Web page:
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I’m sorry, I can’t hear what you’re trying to say

March 13, 2011

Whether you’re a CEO getting ready to give a motivational speech, a doctor about to reveal your research results, or a best man nervous about the heartfelt words you’re about to say as you give your best friend away, there is one thing in common – the need to be heard clear and loud. We at Kaleidoscope LTD know that part of what makes us such a unique event planning company is our attention to details, and acoustics are one of our top concerns.

Be sure to check out the acoustics of your event venue prior to closing with them in order to ensure that speeches of any sort will not be drowned out or echoed throughout the rooms.  Things to keep an eye out are extra high ceilings, differentiated seating levels, and rooms that are not traditionally shaped.

If you have your heart set on a particular venue and the acoustics aren’t exactly up to par, don’t get disappointed just yet. Consult with a band tester, disk jockey (DJ), or even with the venue itself what your options are. These people are best equipped and experiences in these matters and will be able to work with you to ensure that your motivational speech, research results, or heartwarming words will be heard throughout.


Using facebook to promote your event

March 10, 2011

As a boutique event planning company specializing in corporate events, medical meetings, teambuilding and incentives and multimedia production, we understand the importance of utilizing all possible media outlets in order to market an event. A while ago we mentioned how to use twitter to market your event and today we want to talk a little bit about facebook.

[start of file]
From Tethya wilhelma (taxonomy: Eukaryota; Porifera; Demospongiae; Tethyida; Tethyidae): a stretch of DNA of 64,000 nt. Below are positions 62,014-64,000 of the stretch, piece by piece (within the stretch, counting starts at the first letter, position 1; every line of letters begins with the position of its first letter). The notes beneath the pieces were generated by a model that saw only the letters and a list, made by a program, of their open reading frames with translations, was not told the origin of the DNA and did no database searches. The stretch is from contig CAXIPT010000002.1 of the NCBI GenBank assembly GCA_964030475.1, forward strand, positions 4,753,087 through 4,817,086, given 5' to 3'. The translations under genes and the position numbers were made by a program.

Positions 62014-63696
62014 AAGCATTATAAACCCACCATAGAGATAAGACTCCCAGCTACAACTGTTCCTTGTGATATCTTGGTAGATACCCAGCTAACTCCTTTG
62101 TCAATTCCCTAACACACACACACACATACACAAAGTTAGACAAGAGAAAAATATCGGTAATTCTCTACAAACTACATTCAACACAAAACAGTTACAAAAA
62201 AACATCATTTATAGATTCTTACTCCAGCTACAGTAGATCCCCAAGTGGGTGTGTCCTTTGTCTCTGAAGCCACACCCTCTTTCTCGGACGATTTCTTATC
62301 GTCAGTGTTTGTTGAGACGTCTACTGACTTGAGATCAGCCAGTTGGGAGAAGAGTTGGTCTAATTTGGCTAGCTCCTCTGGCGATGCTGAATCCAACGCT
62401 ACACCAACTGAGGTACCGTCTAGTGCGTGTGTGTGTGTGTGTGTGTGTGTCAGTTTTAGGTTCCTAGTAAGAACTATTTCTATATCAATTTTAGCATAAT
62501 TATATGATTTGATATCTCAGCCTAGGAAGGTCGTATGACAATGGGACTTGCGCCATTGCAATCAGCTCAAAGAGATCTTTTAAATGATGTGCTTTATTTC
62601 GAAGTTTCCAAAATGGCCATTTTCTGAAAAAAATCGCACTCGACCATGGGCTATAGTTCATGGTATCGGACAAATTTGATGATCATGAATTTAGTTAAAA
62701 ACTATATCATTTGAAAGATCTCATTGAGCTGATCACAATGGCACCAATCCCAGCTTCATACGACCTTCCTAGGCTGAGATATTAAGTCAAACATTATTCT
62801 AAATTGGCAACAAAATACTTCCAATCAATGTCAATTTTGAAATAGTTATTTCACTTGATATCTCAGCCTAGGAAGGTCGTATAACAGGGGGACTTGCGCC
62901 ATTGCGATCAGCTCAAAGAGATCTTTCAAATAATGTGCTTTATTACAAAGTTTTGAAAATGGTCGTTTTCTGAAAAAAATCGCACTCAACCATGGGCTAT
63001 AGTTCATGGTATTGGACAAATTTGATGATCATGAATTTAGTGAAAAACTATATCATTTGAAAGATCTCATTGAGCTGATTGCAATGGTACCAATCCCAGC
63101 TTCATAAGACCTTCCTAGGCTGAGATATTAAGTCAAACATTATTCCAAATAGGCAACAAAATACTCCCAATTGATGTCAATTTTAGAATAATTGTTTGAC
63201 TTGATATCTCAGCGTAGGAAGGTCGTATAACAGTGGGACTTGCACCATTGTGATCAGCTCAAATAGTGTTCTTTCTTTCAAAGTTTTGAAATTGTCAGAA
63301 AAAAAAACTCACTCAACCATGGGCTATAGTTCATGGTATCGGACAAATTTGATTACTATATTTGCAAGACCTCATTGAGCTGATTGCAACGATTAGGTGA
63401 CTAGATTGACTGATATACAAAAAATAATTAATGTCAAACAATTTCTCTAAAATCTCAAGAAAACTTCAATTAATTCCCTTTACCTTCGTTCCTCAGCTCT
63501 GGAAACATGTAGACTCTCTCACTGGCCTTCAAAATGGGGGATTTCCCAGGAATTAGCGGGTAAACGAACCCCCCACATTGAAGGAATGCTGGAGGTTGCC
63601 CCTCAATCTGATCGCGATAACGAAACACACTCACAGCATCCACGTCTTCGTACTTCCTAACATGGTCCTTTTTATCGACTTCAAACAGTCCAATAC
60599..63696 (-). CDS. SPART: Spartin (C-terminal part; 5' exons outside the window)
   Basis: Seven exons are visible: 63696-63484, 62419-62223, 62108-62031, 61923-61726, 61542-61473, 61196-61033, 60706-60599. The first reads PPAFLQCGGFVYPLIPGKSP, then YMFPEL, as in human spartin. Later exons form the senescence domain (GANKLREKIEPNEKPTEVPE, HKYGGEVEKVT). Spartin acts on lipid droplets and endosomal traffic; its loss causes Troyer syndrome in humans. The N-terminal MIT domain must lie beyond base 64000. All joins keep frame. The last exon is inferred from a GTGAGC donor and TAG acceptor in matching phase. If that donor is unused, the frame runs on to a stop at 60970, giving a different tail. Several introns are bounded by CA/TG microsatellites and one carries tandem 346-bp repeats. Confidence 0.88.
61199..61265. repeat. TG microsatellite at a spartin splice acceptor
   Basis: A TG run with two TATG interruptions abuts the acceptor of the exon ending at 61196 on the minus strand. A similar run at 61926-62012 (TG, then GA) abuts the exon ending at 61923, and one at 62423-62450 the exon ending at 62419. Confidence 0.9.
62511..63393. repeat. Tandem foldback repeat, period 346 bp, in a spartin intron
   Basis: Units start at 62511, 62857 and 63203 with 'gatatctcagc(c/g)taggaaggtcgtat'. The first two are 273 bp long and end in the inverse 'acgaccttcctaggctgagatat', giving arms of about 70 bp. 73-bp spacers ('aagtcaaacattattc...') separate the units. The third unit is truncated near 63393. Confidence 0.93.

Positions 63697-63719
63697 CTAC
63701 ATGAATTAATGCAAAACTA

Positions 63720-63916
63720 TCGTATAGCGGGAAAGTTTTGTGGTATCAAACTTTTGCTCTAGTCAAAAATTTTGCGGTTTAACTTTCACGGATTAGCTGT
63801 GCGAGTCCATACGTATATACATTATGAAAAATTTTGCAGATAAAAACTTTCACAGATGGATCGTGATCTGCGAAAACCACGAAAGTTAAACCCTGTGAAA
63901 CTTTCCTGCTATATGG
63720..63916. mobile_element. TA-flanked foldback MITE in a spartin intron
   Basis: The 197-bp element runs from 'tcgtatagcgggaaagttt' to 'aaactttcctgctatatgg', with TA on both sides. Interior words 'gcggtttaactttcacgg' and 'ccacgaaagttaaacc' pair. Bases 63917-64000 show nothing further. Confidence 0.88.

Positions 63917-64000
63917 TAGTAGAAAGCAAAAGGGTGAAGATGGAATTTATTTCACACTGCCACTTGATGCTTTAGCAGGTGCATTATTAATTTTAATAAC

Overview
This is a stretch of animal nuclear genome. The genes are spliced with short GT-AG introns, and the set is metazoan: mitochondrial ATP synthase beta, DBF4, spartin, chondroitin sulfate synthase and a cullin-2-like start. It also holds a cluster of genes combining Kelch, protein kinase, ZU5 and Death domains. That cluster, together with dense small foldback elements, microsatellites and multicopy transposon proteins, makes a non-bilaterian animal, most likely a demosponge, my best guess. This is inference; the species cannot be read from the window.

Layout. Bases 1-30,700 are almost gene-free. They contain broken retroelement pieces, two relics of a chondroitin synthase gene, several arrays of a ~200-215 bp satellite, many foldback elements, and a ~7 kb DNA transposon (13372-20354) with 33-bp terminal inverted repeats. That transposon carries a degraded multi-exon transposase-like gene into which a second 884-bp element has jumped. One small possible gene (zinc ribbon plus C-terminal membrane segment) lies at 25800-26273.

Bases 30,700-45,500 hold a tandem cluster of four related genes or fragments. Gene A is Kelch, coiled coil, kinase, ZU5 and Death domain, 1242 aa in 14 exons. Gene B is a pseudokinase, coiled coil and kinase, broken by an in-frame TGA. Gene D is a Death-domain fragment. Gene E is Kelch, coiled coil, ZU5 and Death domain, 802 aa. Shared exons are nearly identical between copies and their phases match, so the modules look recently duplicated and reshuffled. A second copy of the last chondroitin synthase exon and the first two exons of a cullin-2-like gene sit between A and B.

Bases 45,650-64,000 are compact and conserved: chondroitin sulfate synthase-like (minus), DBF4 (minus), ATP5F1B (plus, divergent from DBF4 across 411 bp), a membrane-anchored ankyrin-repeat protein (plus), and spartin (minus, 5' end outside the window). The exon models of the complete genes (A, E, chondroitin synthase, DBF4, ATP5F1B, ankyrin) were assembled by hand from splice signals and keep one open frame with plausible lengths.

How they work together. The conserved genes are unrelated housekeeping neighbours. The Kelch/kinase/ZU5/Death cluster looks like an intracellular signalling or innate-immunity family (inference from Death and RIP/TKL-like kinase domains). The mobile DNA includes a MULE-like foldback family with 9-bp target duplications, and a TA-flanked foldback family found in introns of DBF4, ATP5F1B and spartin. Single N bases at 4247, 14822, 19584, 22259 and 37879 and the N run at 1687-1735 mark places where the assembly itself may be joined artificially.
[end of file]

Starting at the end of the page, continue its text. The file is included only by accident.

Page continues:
Since Mark Zukerburg revolutionized the social media outlet, event management has shifted. Today all events can also promote their event, increase awareness and drive traffic to their event website by utilizing some nifty facebook event applications.

Here are our top three favorite applications that we want to share:

FundRazr: A great tool for those non-profit organizations planning an event, or those corporate events which want to promote a foundation or NGO.

EventBrite: A great little software tool for managing registration and participants

And of course youtube as a way to post snippets, teasers, trailors, and interactive videos to get the hype up for your event

Don’t forget – if you need help creating multimedia tips, managing your participants, or planning your entire event, contact the Kaleidoscope team at or check out our website at

Event Planning, Event Management, and Wikipedia

March 8, 2011